Chinchillas are native to western South America. They live on the rocky slopes of the Andes Mountains at elevations between 9 and 15 thousand feet. The land is arid, with sparse vegetation and plenty of rock cover. Chinchillas were once common along the entire western coastline of South America, but are now limited mainly to the countries of Bolivia, Peru, and Chile.
This species of Chinchilla is featured in The Maryland Zoo’s Animal Embassy collection. Zoo educators introduce the chinchilla and other Animal Ambassadors to audiences in education programs on and off grounds.
Chinchillas are well adapted to their cool and arid montane habitat. Their fur is extremely dense – 80 hairs per follicle, on average, as compared to one hair per follicle for humans – and keeps them well insulated from the cold. Their long, strong hind legs propel them across the rocky terrain in search of food – and away from predators! Their large eyes and ears are well suited for nighttime vision and hearing.
Chinchillas are social rodents that live in colonies of up to 100 animals. By day they mainly rest in rocky crevices and caverns, out of sight of predators. They may come out of their burrows to warm themselves in the sunshine, take a dust bath, or hop around in the rocks, but they are most active at dawn, dusk, and night. Out in the open, at least one chinchilla will maintain a lookout for the colony and vocalize alarms. All remain close enough to their burrow entrances to scurry back inside when necessary.
Chinchillas forage for food at night. When feeding, they sit upright on their back legs and hold food with their front. They eat bark, grasses, herbs, and other native Andean plants. Water is scarce where they live, but chinchillas are adapted to get as much water as they need from the plants that they eat.
Mention the word “chinchilla” and most people immediately think of soft, thick, bluish-grey fur. Such fashion-forward fame has not helped the chinchilla. They have been trapped to near extinction for their pelts. Andean tribes always hunted chinchillas for their fur, which they used to make blankets and clothing. Sustenance hunting of this sort did not threaten the stability of wild populations, but eventual and continued commercial hunting has. By the late 19th century, chinchilla fur had become a valuable export to Europe, North America, and elsewhere and was in increasingly high demand. Chinchilla populations began to decline and those that remain are still threatened by hunting, even though now illegal.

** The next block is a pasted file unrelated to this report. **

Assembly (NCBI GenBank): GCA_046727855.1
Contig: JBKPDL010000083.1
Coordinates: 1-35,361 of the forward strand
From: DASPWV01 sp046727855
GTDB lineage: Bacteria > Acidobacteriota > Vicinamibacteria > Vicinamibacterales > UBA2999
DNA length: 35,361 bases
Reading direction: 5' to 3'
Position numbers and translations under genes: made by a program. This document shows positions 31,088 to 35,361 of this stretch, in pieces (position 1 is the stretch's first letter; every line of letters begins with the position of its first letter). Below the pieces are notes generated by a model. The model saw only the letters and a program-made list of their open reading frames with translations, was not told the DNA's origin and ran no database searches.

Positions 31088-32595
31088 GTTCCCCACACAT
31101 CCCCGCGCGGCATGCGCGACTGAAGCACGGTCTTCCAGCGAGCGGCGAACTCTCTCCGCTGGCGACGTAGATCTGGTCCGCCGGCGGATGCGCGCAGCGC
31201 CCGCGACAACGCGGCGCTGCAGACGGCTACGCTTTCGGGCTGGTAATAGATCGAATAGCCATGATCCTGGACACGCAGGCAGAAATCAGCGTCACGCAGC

Chinchillas are mostly monogamous, which means that they mate for life. Females produce two litters per year on average, with two to three young per litter. For small mammals, this is considered a low reproductive rate. Breeding season falls between the months of May and November. Interestingly, females tend to be very aggressive toward each other and toward males during breeding season. Females give birth after a gestation period of about four months. The offspring – called kits – are well developed at birth. Their eyes are open, they are covered in fur, and each weighs about 35 grams (slightly more than an ounce!)
Mothers nurse and care for their offspring for six to eight weeks. Juveniles reach sexual maturity at about eight months of age.
Hawks, eagles, snakes, skunks, and humans prey on chinchillas. A chinchilla will try to flee and, if trapped, may try to frighten a predator off by standing on its hind legs to look bigger. Chinchillas also puff up their already fuzzy tails to look more intimidating. If all else fails, a chinchilla will try to bite its attacker and, if successful, will inflict a painful bite. As with all rodents, a chinchilla’s incisor teeth never stop growing! Chinchilla fur also lends its own defense – it is so thick that a predator when attempting to bite its prey, may end up with only a mouthful of fur.
Chinchillas are critically endangered in the wild. It is now illegal to trap or hunt chinchillas throughout their range, but legal enforcement is notoriously difficult in the remote areas where chinchillas live.